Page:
What this presentation covers Background Scope and definitions Key priorities for implementation Costs and savings Discussion Find out more
Research has shown that breast milk is the best nourishment for babies and it is highly beneficial to their health in the short, medium and long term. Donor breast milk is neither widely nor readily available in the majority of hospital or neonatal units. Improvement in the operation of milk banking will increase cost effectiveness Source: Health Technology Assessment (HTA) report 2009 Breastfeeding promotion for infants in neonatal units: a systematic review and economic analysis Background
The guideline is for: donor breast milk bank staff healthcare professionals who care for babies who receive donor breast milk organisations who are considering starting a donor breast milk bank. This guideline makes recommendations on the safe and effective operation of donor milk services. Scope
Donor breast milk is defined as breast milk expressed by a mother that is then processed by a donor milk bank for use by a recipient who is not the mothers own baby. Definition
Areas identified as key priorities for implementation are: quality assurance screening and selecting donors handling donor milk at the milk bank tracking and tracing. The safety of donor milk depends on the implementation of all the recommendations. Key priorities for implementation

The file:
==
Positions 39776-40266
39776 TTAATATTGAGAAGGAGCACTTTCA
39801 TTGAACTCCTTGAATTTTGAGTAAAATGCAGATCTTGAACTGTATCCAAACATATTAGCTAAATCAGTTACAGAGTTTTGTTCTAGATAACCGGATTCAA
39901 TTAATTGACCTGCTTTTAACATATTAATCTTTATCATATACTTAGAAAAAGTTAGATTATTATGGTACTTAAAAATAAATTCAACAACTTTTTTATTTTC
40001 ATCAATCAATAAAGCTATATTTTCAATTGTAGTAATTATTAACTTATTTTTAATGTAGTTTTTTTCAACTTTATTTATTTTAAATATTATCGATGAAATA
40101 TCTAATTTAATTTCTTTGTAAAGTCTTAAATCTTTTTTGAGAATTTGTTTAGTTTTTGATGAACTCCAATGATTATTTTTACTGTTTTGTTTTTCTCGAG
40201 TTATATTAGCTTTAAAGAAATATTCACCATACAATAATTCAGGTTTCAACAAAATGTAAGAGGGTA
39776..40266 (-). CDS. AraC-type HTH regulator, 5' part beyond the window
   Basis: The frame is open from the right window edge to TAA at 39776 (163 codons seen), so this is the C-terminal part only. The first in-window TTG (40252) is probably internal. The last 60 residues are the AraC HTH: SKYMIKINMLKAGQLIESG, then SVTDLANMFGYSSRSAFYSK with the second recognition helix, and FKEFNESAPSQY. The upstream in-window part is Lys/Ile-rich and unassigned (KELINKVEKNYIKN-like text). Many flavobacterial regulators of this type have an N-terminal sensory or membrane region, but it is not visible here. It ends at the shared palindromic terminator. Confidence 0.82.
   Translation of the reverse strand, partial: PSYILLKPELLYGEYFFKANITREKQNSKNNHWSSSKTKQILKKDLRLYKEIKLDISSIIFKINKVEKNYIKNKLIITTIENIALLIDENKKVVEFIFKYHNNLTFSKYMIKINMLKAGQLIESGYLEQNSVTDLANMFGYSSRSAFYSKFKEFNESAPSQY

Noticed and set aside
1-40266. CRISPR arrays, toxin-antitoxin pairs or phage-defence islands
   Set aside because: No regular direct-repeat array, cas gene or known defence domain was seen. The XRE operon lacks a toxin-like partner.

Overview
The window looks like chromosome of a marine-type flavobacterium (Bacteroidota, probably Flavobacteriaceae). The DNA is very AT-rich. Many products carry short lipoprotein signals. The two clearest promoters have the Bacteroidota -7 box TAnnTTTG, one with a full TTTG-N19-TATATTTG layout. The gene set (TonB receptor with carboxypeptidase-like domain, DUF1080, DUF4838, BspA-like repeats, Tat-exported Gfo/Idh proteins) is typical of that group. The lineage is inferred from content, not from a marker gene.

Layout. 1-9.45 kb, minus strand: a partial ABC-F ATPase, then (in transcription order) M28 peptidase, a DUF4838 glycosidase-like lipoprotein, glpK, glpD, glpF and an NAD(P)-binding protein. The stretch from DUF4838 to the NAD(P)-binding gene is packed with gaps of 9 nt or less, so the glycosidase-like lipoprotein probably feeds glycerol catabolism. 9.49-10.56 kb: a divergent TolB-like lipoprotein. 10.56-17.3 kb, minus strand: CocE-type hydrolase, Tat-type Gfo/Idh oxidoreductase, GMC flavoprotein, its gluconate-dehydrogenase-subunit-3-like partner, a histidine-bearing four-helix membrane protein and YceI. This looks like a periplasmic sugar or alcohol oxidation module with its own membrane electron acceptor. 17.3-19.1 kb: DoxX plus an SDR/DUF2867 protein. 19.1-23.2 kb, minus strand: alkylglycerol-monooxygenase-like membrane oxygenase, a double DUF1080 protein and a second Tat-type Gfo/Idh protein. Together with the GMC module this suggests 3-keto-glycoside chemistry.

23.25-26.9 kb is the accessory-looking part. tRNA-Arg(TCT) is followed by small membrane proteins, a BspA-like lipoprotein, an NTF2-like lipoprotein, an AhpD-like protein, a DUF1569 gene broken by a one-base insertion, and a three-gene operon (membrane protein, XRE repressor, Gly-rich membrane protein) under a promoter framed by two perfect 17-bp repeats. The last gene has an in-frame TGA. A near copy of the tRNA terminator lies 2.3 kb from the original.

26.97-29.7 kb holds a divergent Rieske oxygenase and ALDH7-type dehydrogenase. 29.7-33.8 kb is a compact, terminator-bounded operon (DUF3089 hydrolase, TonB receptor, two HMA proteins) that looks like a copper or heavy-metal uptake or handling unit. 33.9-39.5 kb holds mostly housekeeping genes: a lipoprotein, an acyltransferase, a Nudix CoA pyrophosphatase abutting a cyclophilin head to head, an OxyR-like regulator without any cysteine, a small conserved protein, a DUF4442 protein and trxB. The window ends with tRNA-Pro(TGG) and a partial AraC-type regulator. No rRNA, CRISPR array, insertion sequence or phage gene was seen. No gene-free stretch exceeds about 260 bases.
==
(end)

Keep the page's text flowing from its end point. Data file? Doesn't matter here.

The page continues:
Use Hazard Analysis and Critical Control Point (HACCP) principles in all quality assurance processes. Validate, calibrate and maintain all equipment used in milk handling and processing and keep records of this. All donor milk administered should be from milk banks that can demonstrate adherence to the NICE guidance. Quality assurance
Training All milk bank staff should have ongoing training. Training should cover good practice and ensure that each staff member: –is competent in performing their job –understands the technical processes –understands how the milk bank is organised and how its health and safety and quality systems work –understands the regulatory, legal and ethical aspects of their work.
Screening and selecting donors Use the stepped screening process described on page 7 (QRG) At first contact explain that serological testing is mandatory Obtain informed consent before testing Do not routinely repeat serological tests while the donor is donating milk
Handling donor milk at the milk bank Before pasteurisation, test a sample from each batch of pooled donor milk for microbial contamination and discard if samples exceed a count of: 10 5 colony-forming units (CFU)/ml for total viable microorganisms or 10 4 CFU/ml for Enterobacteriaceae or 10 4 CFU/ml for Staphylococcus aureus. Test pasteurised donor milk for microbial contamination: either at least once a month or every 10 cycles, and on an ad-hoc basis if any new processes, equipment or staff are introduced.
Tracking and tracing At all stages, donor milk containers should be labelled clearly for identification. Clearly identify milk that is ready to be used. Only supply donor milk to hospitals or neonatal units that agree to comply with the tracking procedures for milk outlined by the milk bank.
Costs and savings The incremental national cost of implementation is thought to be small. The following areas may have resource implications at a local level: Quality assurance and staff training Screening and selecting donors Tracking and tracing
How familiar are we with Hazard Analysis and Critical Control Point (HACCP) principles, and what should we do to ensure these are followed in all quality assurance processes? What changes to our training approach should we make? How should we monitor the effectiveness of the tracking and tracing process? Discussion
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